The Race Course - The Race Course Part 2 1 Our look at the...

Info iconThis preview shows pages 1–2. Sign up to view the full content.

View Full Document Right Arrow Icon
The Race Course: Part 2 1. Our look at the plurality argument suggests that Zeno may have thought that to run all the Z -runs would be to run a distance that is infinitely long . If this is what he thought, he was mistaken. The reason the sum of all the Z -intervals is not an infinitely large distance is that there is no smallest Z -interval. And Zeno does not establish that there is some smallest Z -run. (If there were a smallest Z -run, he wouldn’t have been able to show that R had to make infinitely many Z -runs.) 2. What about Aristotle’s understanding of Zeno? Here is what he says [RAGP 8 ]: Zeno’s argument makes a false assumption when it asserts that it is impossible to traverse an infinite number of positions or to make an infinite number of contacts one by one in a finite time ” ( Physics 233a21-24). 3. Aristotle points out that there are two ways in which a quantity can be said to be infinite: in extension or in divisibility . The race course is infinite in divisibility. But, Aristotle goes on, “the time is also infinite in this respect.” Hence, there is a sense in which R has an infinite number of distances to cross. But in that sense he also has an infinite amount of time to do it in. (If a finite distance is infinitely divisible, then why isn’t a finite time also infinitely divisible?) 4. So Zeno cannot establish (2) for either of the first two reasons we considered: to make all the Z -runs, R does not have to run infinitely far. Nor does R have to keep running forever. 1. On this reading, Zeno’s argument attempts to show that it is logically impossible for R to reach G . That is, Zeno’s puzzle is not that the runner has to run too far , or that the runner has to run for too long a time , but that the claim that the runner has completed all the Z - runs leads to a contradiction . 2. Following James Thomson [“Tasks and Super-Tasks,” on reserve], let us define a super- task as an infinite sequence of tasks. Can one perform a super-task? Bertrand Russell thought that one could, as Thomson explains [“Tasks and Super-Tasks,” p. 93]: “Russell suggested that a man’s skill in performing operations of some kind might increase so fast that he was able to perform each of an infinite sequence of operations after the first in half the time he had required for its predecessor. Then the time required for all of the infinite sequence of tasks would be only twice that required for the first. On the strength of this Russell said that the performance of all of an infinite sequence of tasks was only medically impossible.” But Thomson argues that to assume that a super-task has been performed in accordance with Russell’s “recipe” leads to a logical contradiction. a.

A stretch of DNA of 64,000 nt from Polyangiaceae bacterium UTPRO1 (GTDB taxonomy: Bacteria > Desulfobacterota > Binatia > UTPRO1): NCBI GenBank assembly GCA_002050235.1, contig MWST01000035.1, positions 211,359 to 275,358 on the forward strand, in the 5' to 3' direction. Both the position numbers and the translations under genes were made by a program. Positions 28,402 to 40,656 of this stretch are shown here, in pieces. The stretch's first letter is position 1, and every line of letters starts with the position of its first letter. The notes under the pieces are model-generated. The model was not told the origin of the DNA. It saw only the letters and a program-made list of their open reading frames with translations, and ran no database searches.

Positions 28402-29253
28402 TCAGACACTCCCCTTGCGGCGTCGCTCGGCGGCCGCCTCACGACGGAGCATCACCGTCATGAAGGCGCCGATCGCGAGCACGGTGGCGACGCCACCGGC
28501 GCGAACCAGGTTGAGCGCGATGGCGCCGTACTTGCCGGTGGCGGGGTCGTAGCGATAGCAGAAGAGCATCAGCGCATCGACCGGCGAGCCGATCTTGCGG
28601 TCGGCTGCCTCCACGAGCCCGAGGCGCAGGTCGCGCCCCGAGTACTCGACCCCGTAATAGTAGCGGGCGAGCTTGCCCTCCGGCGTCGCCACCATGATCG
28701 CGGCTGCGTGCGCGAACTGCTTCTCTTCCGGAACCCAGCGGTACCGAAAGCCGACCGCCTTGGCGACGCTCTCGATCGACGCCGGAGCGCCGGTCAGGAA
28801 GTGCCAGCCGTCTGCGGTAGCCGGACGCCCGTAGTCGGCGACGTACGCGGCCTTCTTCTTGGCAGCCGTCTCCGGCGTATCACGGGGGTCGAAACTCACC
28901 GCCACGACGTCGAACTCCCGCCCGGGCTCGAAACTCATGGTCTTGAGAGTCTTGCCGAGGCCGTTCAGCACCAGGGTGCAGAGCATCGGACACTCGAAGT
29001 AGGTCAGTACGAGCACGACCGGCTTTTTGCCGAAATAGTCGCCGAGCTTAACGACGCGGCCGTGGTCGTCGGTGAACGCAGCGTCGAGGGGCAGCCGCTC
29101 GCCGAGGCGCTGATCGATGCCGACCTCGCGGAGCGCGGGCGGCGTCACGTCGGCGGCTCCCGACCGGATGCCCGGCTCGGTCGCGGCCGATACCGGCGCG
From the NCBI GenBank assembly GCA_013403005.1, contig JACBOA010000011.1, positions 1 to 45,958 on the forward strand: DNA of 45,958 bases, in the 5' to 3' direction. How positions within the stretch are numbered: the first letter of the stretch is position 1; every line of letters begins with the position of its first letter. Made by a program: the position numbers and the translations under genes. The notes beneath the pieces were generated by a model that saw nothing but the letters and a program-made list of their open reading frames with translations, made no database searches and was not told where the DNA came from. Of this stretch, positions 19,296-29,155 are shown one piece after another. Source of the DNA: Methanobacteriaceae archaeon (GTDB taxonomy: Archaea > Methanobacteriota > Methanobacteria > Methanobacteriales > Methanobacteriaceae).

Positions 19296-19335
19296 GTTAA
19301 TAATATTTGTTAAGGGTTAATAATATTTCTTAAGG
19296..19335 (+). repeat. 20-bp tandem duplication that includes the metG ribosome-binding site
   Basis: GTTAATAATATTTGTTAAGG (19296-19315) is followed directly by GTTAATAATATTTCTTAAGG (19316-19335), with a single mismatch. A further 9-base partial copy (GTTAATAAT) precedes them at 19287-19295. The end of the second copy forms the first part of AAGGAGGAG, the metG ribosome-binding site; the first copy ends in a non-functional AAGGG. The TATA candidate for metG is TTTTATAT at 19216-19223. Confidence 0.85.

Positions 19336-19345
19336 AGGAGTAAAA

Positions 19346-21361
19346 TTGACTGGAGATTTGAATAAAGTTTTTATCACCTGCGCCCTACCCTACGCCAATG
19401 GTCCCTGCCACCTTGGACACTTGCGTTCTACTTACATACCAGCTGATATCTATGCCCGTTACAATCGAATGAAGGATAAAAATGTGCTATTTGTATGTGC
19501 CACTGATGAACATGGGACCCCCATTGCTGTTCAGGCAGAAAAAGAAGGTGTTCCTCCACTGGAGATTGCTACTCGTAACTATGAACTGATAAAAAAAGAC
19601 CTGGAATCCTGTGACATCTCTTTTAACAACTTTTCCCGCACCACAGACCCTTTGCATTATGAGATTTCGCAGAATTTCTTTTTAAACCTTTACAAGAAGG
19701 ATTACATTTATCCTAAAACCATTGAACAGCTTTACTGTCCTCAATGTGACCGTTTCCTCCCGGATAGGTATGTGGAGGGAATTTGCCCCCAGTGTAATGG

Background image of page 1

Info iconThis preview has intentionally blurred sections. Sign up to view the full version.

View Full DocumentRight Arrow Icon
Image of page 2
This is the end of the preview. Sign up to access the rest of the document.

Page1 / 4

The Race Course - The Race Course Part 2 1 Our look at the...

This preview shows document pages 1 - 2. Sign up to view the full document.

View Full Document Right Arrow Icon
Ask a homework question - tutors are online